Computerised Image Analysis of Rabbit Colonic Motility

Clarke, Graham Stirrat (1987) Computerised Image Analysis of Rabbit Colonic Motility. MSc(R) thesis, University of Glasgow.

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The aim of this project was to develop a system using the methods and techniques of computerised image processing and analysis in order to quantitatively describe patterns of movement in smooth muscle. The algorithms developed have been applied to the investigation of the co-ordination of motility of rabbit colon in vitro. The MAGISCAN 2 image processor used in this project is designed to analyse single still photographic images from a television camera. In the analysis of movement it is essential to process sequences of images with respect to time. These must be captured at a rate much faster than the period of the movements being investigated. To define precisely complex movements such as gut peristalsis large data sets must be used. Typically this requires the processing of several thousand photographs, the photographs being taken at a rate of three frames/sec over a period of half an hour. The most efficient way to achieve this is to capture, fully analyse and store the derived parameters of each image before the next image is captured. Software was developed, in PASCAL and machine code, which gave sufficient sensitivity and speed to the MAGISCAN that measurement of the changes in position of the edges of the tissue and of transverse bands marked across the tissue, was possible under experimental conditions. These bands were marked on the tissue using a vital dye. The programs were designed to measure these two movements accurately even if the quality of the image varied. Although the processing of each image reduces the amount of data that needed to be stored to a few numbers, the amount of data produced from a sequence of images is still immense and some form of synopsis is required. Summaries in the form of graphs of length and width changes were produced. Further analysis was provided by transferring the data from the MAGISCAN to a mainframe computer for univariate and bivariate spectral analysis. Initial findings indicate that length and width changes in isolated rabbit colon could be measured accurately. These changes sometimes occurred at different frequencies within the same preparation. In preparations where the two changes occured at the same frequency there was no preferred phase difference.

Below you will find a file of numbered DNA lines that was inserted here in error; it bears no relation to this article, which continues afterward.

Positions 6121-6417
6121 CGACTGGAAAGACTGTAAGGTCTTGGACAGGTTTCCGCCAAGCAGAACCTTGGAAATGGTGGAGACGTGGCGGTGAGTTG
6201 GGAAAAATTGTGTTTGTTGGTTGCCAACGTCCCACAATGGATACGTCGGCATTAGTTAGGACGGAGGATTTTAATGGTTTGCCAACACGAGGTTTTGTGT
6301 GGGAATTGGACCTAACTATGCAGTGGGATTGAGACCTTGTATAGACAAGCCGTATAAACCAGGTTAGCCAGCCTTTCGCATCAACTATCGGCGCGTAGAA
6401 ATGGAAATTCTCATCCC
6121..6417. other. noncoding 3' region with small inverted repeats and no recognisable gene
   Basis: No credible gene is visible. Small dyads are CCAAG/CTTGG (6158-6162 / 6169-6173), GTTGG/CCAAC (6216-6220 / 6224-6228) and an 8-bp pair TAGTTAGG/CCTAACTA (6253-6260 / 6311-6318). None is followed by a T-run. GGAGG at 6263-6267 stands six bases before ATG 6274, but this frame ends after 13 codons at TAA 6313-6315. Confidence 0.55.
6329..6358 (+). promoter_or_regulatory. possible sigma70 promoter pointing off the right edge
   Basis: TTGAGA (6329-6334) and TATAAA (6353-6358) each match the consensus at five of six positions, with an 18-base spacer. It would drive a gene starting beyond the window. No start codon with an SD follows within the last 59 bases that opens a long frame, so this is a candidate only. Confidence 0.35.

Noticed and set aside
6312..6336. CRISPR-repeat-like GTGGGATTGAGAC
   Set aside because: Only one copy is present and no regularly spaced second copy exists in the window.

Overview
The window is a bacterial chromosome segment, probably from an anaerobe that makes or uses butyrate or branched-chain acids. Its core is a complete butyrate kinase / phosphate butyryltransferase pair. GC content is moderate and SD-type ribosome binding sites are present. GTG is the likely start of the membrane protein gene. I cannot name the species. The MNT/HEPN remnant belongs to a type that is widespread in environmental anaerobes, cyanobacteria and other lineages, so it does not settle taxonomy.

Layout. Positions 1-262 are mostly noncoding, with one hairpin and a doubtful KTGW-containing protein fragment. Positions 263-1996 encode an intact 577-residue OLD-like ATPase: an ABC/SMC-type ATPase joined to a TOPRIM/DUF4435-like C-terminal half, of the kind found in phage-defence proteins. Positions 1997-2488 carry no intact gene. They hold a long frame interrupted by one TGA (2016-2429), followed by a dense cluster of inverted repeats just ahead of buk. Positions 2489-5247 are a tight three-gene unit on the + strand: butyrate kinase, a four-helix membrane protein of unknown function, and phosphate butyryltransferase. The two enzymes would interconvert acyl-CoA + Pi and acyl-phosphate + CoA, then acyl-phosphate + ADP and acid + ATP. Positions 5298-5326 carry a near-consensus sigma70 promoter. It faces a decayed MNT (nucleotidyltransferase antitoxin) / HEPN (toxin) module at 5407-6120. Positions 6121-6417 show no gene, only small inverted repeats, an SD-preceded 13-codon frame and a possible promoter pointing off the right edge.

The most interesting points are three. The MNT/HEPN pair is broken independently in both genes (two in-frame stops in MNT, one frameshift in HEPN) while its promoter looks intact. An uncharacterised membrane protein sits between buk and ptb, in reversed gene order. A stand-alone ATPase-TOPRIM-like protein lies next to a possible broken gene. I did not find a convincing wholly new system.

Item Type: Thesis (MSc(R))
Qualification Level: Masters
Keywords: Physiology
Date of Award: 1987
Depositing User: Enlighten Team
Unique ID: glathesis:1987-77517
Copyright: Copyright of this thesis is held by the author.
Date Deposited: 14 Jan 2020 11:53
Last Modified: 14 Jan 2020 11:53

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